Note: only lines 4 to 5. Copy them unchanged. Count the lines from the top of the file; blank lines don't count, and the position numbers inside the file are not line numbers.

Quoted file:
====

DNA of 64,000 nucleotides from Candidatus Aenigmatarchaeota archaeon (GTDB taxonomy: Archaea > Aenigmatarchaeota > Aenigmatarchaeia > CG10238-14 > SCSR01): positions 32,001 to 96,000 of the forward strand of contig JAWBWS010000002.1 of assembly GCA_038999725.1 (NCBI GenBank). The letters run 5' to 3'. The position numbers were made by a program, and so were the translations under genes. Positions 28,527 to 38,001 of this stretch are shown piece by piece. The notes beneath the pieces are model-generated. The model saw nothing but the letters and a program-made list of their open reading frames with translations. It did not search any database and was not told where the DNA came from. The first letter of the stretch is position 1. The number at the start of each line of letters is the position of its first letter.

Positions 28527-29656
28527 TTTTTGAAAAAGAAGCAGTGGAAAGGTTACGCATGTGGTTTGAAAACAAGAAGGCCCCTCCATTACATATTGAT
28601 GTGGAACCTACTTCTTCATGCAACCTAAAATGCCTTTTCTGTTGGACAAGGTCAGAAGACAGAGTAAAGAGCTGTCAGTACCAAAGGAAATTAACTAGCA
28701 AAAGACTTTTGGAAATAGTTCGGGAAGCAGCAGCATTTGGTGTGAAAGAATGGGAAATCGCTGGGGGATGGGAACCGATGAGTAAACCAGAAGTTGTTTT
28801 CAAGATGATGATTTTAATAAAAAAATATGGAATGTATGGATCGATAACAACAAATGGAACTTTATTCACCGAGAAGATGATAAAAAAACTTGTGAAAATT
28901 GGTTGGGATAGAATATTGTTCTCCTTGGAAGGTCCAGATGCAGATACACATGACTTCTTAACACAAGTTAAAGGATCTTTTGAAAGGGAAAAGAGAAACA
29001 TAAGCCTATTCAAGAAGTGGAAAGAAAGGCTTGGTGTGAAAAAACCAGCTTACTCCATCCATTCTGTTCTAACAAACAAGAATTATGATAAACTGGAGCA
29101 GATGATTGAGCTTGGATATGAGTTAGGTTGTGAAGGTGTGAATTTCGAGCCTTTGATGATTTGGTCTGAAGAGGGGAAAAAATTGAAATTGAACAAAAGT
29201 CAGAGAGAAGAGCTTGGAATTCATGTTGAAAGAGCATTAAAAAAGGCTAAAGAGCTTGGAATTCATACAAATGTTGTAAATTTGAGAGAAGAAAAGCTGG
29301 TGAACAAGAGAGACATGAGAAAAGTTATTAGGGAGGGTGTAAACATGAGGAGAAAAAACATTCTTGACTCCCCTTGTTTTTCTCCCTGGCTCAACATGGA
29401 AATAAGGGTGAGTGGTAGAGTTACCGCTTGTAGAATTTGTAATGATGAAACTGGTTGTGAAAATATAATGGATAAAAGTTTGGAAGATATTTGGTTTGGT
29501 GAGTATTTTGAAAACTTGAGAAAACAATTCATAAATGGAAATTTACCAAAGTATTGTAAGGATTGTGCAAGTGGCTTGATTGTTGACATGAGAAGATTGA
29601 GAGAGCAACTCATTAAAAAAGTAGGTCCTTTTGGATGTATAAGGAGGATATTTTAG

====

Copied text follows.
28601 GTGGAACCTACTTCTTCATGCAACCTAAAATGCCTTTTCTGTTGGACAAGGTCAGAAGACAGAGTAAAGAGCTGTCAGTACCAAAGGAAATTAACTAGCA
28701 AAAGACTTTTGGAAATAGTTCGGGAAGCAGCAGCATTTGGTGTGAAAGAATGGGAAATCGCTGGGGGATGGGAACCGATGAGTAAACCAGAAGTTGTTTT